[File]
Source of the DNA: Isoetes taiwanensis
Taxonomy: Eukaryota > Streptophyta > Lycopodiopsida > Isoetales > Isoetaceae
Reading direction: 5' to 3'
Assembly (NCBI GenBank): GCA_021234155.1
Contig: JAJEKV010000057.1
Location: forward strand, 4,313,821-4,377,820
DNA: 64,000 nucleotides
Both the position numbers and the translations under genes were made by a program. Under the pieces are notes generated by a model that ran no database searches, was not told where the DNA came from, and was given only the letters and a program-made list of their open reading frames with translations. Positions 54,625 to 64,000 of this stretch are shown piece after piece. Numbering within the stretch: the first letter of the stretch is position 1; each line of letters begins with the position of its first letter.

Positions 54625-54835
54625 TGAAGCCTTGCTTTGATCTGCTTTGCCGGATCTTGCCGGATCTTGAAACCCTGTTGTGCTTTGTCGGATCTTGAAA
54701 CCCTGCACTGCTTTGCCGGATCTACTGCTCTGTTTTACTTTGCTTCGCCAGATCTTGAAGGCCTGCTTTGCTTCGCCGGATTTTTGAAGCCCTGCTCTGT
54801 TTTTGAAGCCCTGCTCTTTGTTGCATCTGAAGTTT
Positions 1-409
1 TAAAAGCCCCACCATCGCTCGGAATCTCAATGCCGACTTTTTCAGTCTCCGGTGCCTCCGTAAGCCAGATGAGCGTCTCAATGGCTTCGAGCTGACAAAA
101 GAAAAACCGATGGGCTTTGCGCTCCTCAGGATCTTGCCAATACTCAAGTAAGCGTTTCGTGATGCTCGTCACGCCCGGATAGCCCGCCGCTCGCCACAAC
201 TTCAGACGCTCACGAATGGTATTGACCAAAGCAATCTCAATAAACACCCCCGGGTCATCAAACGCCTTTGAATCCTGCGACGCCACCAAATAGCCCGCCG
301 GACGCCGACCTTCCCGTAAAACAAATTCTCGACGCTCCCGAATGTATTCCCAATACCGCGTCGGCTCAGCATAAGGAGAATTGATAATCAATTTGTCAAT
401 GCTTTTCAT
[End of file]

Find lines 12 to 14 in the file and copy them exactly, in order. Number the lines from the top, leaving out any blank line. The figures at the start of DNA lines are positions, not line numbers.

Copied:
54801 TTTTGAAGCCCTGCTCTTTGTTGCATCTGAAGTTT
Positions 1-409
1 TAAAAGCCCCACCATCGCTCGGAATCTCAATGCCGACTTTTTCAGTCTCCGGTGCCTCCGTAAGCCAGATGAGCGTCTCAATGGCTTCGAGCTGACAAAA